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The Art of Americanization at the Carlisle Indian School

By Hayes Mauro



Established by an act of Congress in 1879, the Carlisle Indian Industrial School in central Pennsylvania was conceived as a paramilitary residential boarding school that would solve the then-pressing "Indian Question"" by forcibly assimilating and Americanizing Native American youth. A major part of this process was the "before and after"" portrait, which displayed the individual in his or her allegedly degenerate state before Americanization, and then again following its conclusion.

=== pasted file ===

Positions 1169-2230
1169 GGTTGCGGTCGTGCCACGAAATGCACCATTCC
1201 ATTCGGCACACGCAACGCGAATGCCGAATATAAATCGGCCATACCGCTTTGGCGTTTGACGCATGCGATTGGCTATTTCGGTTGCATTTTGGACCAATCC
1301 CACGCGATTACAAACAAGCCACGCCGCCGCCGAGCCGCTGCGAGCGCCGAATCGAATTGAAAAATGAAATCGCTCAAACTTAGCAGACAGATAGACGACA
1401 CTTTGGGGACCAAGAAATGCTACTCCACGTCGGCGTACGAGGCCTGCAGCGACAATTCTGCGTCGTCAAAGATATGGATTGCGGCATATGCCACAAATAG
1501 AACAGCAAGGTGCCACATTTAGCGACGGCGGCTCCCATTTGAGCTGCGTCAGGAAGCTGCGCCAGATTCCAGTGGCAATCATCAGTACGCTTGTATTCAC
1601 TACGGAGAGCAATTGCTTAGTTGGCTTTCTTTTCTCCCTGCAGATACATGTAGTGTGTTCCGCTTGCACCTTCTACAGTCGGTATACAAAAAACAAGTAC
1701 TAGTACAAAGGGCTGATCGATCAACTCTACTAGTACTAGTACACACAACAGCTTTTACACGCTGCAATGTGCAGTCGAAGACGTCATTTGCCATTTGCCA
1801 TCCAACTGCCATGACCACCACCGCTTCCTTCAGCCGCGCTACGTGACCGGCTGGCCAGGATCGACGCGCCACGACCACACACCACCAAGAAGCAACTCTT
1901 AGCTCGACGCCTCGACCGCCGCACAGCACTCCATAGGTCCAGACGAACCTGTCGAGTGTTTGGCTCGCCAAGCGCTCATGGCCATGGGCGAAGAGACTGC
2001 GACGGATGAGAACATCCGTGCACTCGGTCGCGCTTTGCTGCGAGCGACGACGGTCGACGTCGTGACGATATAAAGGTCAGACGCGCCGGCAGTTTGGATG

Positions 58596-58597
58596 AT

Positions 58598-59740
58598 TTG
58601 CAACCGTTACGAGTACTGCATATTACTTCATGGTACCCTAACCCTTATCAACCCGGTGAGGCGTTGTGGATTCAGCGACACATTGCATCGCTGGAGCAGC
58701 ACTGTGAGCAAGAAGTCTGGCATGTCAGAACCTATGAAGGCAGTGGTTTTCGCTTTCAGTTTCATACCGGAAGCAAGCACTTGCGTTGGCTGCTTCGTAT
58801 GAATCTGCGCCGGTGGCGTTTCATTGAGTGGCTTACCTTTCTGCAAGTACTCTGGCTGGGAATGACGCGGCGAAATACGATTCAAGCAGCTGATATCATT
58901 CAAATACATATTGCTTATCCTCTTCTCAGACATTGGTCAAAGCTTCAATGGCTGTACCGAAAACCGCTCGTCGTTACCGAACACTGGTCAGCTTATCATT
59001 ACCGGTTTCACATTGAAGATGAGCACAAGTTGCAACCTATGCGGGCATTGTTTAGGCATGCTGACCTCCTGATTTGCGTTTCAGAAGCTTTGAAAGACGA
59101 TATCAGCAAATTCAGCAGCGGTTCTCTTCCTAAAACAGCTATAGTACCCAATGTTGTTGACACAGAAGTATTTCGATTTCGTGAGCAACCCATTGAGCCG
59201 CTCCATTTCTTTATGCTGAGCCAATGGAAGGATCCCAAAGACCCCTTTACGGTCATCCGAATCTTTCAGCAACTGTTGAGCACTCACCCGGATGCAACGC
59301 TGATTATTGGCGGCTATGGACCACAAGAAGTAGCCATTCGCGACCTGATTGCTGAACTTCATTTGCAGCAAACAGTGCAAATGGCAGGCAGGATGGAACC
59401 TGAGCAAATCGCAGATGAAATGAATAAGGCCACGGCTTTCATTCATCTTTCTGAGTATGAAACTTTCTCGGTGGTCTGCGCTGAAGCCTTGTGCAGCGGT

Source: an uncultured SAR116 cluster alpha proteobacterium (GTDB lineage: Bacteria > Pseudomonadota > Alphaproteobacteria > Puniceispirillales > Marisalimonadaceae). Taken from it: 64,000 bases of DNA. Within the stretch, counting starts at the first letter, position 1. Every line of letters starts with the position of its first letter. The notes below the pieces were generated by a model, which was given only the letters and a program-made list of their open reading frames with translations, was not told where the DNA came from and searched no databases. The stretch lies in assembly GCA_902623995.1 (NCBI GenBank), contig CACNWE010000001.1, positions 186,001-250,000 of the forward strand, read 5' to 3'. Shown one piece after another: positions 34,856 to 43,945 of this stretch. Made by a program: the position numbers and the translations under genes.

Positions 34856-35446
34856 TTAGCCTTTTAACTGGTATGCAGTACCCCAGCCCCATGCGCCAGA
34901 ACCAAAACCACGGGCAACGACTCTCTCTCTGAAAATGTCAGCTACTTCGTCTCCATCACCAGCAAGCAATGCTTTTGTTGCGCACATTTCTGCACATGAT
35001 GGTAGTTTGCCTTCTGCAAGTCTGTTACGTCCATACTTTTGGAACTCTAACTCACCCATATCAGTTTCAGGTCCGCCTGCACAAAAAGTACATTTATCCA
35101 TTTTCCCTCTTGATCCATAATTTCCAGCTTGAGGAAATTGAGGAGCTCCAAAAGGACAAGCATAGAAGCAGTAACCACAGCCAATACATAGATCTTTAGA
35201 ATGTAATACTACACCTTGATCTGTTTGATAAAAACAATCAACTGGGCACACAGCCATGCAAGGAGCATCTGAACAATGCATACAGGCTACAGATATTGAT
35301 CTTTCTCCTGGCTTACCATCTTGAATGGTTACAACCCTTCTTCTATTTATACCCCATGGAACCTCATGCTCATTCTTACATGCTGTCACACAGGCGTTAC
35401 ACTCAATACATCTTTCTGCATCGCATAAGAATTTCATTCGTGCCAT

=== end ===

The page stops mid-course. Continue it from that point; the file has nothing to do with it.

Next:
In this historical study, Mauro analyzes the visual imagery produced at the Carlisle Indian Industrial School as a specific instance of the aesthetics of Americanization at work. His work combines a consideration of cultural contexts and themes specific to the United States of the time and critical theory to flesh out innovative historical readings of the photographic materials.

Contributor Bios
Hayes Peter Mauro teaches art and photography at Queensborough Community College in New York.